Max called his father, then the Westport police.

Several officers arrived almost immediately. As they worked together — taking care of the deceased man, checking a boat anchored in the area — they also made sure Max was okay.

Max told “06880” that he was concerned for the man’s family, and impressed with the quick and thorough police response.

Foul play is not suspected, Westport Police Lieutenant Jillian Cabana says. Detectives and the Chief Medical Examiner continue to investigate.

The approximate spot on Harbor Road where a body was found earlier today.


A longtime Westporter — and avid “06880” reader — wants her story told.

“I’m not a stupid person,” she says. But when she got a phone call saying her grandson had been arrested for possession of drugs — and the caller used the teenager’s first name — she panicked.

“I knew the man on the phone was saying strange things,” she says. “He said my grandson had one phone call that would keep him from going to jail — well, why wouldn’t he call his mom or dad? I asked for a number to call back, but he wouldn’t tell me.

“I should have hung up. But I couldn’t stop myself from talking to him.”

The man gave her several tasks to do — one at a time.

The first was to get $12,500 in cash. If the bank asked why, she was told to say she was having construction work done; the contractor did not want a check.

The woman went to the bank she always uses. “I could tell the woman there was trying to help me,” she says. “But like a good girl, I recited the contractor story.”

On the next call, the man told her to put the bills inside a magazine. He gave her the nearest UPS store — the one opposite Fresh Market — and told her to mail it to an address in Miami. It must arrive before 10:30 the next morning, and be marked “Drop at door. No signature required.”

All along, the woman wanted to call her son. Finally, she did. She learned — as she’d always suspected — that her grandson was fine.

Her son found a fraud number for UPS. By this time it was night. The woman planned to call first thing in the morning.

Unable to sleep at 1 a.m., she realized it might be a 24-hour hotline. Soon, she was speaking with a helpful woman. The mail would be intercepted before delivery.

That morning, the scammer called again. He asked for the tracking number. The woman hung up.

UPS did stop delivery. The $12,500 was returned.

Despite her embarrassment, the woman called the Westport Police Department. “A very nice officer took copious notes,” she says.

She knows the man in Miami will not be found — this time. But the officer told her he often goes to the Senior Center, warning people of scams like this. “He praised my son and me for how we handled this,” she says.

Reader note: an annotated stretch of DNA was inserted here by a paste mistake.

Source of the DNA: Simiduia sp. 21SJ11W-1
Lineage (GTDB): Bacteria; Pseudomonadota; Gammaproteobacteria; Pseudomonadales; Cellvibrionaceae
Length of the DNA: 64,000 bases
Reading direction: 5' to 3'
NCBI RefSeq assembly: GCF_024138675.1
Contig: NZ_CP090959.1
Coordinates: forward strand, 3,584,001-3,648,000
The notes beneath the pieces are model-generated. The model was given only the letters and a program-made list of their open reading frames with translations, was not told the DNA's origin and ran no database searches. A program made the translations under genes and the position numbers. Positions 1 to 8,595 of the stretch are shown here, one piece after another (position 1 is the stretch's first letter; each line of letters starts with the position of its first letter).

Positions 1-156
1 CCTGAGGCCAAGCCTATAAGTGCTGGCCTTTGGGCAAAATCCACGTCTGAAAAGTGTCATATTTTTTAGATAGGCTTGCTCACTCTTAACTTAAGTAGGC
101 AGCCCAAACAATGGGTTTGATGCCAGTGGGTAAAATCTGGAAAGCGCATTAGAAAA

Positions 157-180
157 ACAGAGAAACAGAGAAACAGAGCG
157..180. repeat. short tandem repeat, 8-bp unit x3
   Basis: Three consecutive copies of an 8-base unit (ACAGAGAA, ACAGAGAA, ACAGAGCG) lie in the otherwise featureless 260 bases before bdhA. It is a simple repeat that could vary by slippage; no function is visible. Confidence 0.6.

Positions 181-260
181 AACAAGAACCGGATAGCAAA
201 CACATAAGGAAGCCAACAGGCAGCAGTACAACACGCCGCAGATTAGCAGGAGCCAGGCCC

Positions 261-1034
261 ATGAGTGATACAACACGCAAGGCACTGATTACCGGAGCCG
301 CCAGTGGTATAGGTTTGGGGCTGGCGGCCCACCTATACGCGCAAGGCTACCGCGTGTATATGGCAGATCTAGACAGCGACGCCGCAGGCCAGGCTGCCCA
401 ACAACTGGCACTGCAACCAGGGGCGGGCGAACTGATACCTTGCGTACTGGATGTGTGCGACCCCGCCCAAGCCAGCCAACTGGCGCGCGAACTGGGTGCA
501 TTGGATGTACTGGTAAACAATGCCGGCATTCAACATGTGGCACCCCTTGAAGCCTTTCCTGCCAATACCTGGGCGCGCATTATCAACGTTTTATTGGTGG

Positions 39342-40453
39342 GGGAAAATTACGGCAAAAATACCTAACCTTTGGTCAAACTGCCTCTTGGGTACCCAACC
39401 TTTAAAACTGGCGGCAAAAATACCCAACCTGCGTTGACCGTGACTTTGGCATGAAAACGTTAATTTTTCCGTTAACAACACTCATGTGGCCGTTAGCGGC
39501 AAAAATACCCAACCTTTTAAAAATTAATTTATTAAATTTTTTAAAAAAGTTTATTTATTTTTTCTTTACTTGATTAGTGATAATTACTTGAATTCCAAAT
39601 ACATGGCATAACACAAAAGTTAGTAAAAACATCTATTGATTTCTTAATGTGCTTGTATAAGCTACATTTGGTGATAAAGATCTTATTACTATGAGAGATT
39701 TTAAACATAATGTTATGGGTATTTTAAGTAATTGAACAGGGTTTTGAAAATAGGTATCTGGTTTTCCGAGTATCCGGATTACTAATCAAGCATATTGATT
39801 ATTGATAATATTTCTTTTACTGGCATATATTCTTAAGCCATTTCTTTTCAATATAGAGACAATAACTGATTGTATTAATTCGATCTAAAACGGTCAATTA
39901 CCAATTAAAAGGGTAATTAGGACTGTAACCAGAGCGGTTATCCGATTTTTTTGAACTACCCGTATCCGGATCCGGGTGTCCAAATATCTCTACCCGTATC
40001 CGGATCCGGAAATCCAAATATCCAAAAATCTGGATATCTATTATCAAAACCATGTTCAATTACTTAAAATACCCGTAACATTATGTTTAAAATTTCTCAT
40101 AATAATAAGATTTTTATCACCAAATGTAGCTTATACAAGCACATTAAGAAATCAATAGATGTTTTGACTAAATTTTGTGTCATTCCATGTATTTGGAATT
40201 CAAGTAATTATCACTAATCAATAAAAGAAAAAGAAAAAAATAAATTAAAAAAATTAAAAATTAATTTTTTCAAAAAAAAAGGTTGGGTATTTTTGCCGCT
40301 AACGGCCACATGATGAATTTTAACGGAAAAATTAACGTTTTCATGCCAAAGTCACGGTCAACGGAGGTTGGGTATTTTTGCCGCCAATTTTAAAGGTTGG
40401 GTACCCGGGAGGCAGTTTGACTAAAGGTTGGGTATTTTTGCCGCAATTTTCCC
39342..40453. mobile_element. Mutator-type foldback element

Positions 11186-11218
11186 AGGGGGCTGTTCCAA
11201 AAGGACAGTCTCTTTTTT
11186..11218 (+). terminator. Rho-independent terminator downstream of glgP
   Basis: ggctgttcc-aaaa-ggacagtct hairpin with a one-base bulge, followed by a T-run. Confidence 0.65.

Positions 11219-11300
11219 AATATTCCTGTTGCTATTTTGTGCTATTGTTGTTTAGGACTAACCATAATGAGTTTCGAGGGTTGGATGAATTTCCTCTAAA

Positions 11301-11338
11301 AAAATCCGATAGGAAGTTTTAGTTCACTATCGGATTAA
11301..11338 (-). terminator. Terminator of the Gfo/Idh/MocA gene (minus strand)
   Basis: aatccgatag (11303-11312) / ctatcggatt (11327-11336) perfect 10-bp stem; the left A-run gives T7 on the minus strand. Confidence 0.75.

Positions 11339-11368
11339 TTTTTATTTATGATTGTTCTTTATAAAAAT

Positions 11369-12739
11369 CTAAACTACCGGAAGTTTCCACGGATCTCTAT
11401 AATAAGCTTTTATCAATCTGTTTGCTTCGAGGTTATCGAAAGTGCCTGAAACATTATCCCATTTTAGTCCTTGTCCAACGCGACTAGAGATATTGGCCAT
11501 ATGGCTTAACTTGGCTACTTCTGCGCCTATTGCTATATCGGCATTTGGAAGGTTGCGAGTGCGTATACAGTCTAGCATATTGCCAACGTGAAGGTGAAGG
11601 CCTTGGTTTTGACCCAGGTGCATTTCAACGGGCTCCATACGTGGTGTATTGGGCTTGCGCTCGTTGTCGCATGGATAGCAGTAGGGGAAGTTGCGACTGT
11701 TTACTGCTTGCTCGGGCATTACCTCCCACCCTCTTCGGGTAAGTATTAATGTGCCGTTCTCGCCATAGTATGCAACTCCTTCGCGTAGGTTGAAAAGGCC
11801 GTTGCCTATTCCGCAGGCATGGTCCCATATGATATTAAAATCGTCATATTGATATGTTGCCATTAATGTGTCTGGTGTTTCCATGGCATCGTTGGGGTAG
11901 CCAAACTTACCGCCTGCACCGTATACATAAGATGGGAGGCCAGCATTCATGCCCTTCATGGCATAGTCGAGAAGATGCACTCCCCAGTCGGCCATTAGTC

This is not the first time a Westporter has almost fallen victim. An older woman I know well was told a similar story about her grandson’s arrest. Her instructions were money wire it via Western Union at Stop & Shop.

Fortunately, the clerk behind the counter was suspicious, and asked the woman to call her grandson. She was relieved to hear his voice. Sheepishly, she explained she had almost sent money to a scammer.

“I’m not a stupid person,” the woman with the UPS story says again. “But I did a stupid thing. I don’t want anyone else to do the same.”

Beware Of Bicyclists. And Bicyclists: Beware!

Our long winter of  nor’easters is over (we hope). Spring is here. Up pop daffodils. Dandelions. And bicyclists.

Westporters are not always great at sharing roadways. An alert — and upset — “06880” reader writes:

My pet peeve is bicyclists in town and their road manners.

Today a guy headed north on Hillspoint towards the old Positano’s and Elviras. As I approached at a distance I briefly tapped my horn. When I came around him I was completely in the other lane, making sure I was more than 3 feet away.

I made a full stop at the sign. The cyclist blasted by me on the right without any attempt at stopping.

I hit the horn to express my displeasure. He offered a 1-finger salute as he weaved around the pedestrians, and ignored the Cadillac trying to turn into Old Mill. Here’s the video:


Westport Police are aware of the issue. They say: “Westport is here for everyone to enjoy. Let’s share the road and be courteous so cyclists, pedestrians and motorists can make it safely to their destinations.”

They advise bicyclists:

  • Ride where you are expected to be seen. Travel in the same direction as traffic. Signal and look over your shoulder before changing lanes or turning.